Are fleet managers leaders? Mike Pitcher, president & CEO of LeasePlan USA, says, yes. According to Pitcher’s definition, leaders are people who influence and a fleet manager is a person of influence. He or she influences senior management, other departmental managers, suppliers, and drivers.
In fact, Pitcher’s definition of leadership is that we are all leaders since we all have the ability to influence. “If you’re in a position to influence the behavior, thoughts, or feelings of others then you’re in a leadership role,” wrote Pitcher in his new book, The Seven eLements of Leadership, which is available on Amazon. “Remember, leadership is defined as influence, and you influence always.”
So, what makes for a successful leader? Pitcher has identified the formula for successful leadership and it revolves around seven principles:
1. Laugh: A sense of humor is an essential requirement for most leadership positions. Let your team know that you’re not a robot. Allow them to see the human side of you and that you’re a person who can laugh at a joke, a funny situation, or even at a mistake made by them or you. “From a business perspective I have always found that laughter decreases stress and humor offers a positive course correction in a stressful situation,” wrote Pitcher.
2. Learn: Be known as the leader who realizes you don’t know everything and as the leader who thirsts for new learning.
3. Listen: Be the leader who understands the desires (and dreams) of others and who listens prior to making decisions. Let people know that their input is important.
4. Language: Be the inclusive communicator who speaks with passion, purpose, and commitment. Become the storyteller who spreads positive messages and images throughout your organization (and your family).
5. Lagniappe: This is a Cajun word that means “to give a little extra,” as exemplified by the concept of the baker’s dozen. Do more than is expected of you as a leader and watch as others do more than you expect of them.
6. Legacy: Become a teacher and share your knowledge, experience, and wisdom with others by leaving wherever you are a better place than it was when you found it.
7. Love: Live with passion in your life. Realize that what you do is not who you are and share an attitude of gratitude with those you meet. Be thankful.
The leadership journey has no real end; it is continuous and evolving. I found myself nodding in agreement as I read Pitcher’s book. I thought of the successful fleet managers that I have known who embodied these seven principles and who were given the autonomy to implement innovative initiatives to drive cost out of their fleet operations. These fleet managers work for companies that recognize the strategic aspect to fleet management and view vehicle acquisition, replacement planning, funding alternatives, and sourcing alliances with manufacturers and vendors as high-level strategic corporate decisions.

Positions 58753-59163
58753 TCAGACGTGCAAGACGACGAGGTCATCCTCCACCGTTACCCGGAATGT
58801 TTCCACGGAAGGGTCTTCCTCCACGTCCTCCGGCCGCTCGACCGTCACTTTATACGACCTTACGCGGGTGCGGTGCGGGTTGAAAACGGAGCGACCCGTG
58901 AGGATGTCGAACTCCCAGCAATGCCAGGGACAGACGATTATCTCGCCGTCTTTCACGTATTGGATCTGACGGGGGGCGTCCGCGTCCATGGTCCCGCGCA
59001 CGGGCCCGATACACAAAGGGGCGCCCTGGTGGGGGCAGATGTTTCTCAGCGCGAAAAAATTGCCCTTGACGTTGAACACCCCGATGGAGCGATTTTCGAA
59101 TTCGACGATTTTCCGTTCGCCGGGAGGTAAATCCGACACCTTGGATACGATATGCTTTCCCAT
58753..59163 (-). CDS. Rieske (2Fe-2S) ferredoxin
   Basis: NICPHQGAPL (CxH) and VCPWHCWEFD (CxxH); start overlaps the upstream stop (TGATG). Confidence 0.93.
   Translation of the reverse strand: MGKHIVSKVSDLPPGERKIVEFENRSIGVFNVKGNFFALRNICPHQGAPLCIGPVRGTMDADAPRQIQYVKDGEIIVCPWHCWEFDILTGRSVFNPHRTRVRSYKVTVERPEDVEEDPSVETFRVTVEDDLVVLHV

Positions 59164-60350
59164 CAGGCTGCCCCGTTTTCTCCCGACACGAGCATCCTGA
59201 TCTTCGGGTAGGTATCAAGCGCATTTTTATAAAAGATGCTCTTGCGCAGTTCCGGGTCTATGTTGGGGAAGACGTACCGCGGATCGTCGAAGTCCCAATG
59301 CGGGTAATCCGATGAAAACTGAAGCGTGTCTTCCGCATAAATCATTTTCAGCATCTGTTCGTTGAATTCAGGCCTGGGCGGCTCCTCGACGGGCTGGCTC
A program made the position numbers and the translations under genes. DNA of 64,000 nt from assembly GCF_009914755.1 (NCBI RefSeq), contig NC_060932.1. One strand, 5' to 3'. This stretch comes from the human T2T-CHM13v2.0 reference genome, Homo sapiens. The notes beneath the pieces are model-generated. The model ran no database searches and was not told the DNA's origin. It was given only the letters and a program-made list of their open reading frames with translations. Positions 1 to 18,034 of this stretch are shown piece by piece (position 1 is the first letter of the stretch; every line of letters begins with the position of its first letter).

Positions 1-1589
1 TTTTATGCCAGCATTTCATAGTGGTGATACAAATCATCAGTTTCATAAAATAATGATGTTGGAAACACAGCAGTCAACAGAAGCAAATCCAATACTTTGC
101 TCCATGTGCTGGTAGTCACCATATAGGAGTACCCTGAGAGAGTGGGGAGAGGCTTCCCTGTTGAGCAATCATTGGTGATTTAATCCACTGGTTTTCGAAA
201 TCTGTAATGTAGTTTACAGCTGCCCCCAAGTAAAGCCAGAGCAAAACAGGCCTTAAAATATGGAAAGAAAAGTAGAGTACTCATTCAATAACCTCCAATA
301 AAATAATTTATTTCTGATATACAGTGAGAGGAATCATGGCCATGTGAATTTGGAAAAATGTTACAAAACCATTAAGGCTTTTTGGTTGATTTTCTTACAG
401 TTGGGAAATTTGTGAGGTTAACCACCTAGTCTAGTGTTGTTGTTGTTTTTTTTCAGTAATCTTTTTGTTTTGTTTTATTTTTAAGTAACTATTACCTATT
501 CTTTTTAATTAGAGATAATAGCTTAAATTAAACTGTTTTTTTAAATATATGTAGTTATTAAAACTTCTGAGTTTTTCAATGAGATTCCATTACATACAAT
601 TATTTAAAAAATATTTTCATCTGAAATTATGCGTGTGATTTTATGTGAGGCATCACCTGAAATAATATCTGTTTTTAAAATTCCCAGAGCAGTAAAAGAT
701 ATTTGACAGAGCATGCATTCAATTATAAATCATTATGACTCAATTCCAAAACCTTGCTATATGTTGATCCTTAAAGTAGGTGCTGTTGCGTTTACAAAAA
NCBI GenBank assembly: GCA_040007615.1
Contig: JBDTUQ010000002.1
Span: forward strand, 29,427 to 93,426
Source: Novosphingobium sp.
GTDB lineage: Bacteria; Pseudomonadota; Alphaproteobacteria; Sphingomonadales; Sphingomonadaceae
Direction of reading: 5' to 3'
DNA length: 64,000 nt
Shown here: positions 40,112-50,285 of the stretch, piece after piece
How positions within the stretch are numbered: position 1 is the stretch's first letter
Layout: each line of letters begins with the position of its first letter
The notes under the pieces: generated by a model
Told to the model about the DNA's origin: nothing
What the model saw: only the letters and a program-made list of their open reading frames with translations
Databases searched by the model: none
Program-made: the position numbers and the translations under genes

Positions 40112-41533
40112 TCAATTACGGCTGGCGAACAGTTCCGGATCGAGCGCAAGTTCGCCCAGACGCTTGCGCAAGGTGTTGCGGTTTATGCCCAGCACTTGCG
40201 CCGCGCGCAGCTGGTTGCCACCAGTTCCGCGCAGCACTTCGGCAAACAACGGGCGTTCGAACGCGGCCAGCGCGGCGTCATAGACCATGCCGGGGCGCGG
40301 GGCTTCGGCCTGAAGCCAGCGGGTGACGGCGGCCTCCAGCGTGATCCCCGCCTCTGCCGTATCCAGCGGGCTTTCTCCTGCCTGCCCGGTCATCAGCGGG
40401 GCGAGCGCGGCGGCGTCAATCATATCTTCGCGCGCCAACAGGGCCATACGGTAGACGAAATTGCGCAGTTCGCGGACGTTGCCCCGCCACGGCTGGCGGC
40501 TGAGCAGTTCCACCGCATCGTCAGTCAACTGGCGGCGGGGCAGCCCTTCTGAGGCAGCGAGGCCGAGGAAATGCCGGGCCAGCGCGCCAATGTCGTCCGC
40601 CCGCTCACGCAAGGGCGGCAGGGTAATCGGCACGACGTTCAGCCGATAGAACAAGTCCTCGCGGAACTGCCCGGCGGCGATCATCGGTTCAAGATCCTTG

As a consequence, a strategic fleet manager spends his or her day focused on fleet policy development, safety program initiatives, vehicle selector creation based on exhaustive lifecycle cost analyses, implementation of a corporate sustainability program, and the establishment of metrics to support his or her fleet supplier partners.
These fleet managers see their job to present the “fleet” perspective to management since they are the most qualified person in the organization to understand the fleet consequences of ill-informed decisions. This knowledge allows them to be proactive, anticipate changes in the corporate ecosystem, and implement fleet programs that contribute to the achievement of overall company goals. For example, some companies focus on cash flow, while others zero-in on employee retention, hiring, productivity, and satisfaction. Each of these corporate objectives dictates different policies and programs. A fleet manager, who is a leader, conceptualizes and develops innovative and cost-effective ways to support these objectives.
By optimizing fleet operations, fleet managers are creating a positive legacy for their successor and stakeholders. In addition to being an expert in fleet management, an exemplary fleet manager is also intimately aware of the company’s product line and services, marketing objectives, corporate culture, and the needs of user groups. This is one manifestation of the concept of lagniappe; of doing more than what is expected of you. These fleet managers are leaders who are proactive and anticipate changes in their corporate environment. They diligently employ the principals of listening and learning.
It is critical that fleet managers rise above the level of simply managing day-to-day work. Their understanding of the company’s business must transcend fleet management, which, in turn, will eventually cause senior management to recognize the fleet manager as the in-house expert on all matters dealing with fleet management. These fleet managers have mastered language, who speak with passion, purpose, and commitment.
The main difference between leaders and managers is that leaders have people follow them while managers have people who work for them. A successful fleet manager needs to be both a strong leader and manager to get all stakeholders on board to follow them to a vision of best-in-class fleet management. These fleet managers live with passion in their lives and embody the final two elements of leadership by having a love for what they do, but most importantly they can laugh and have fun doing it.
Let me know what you think.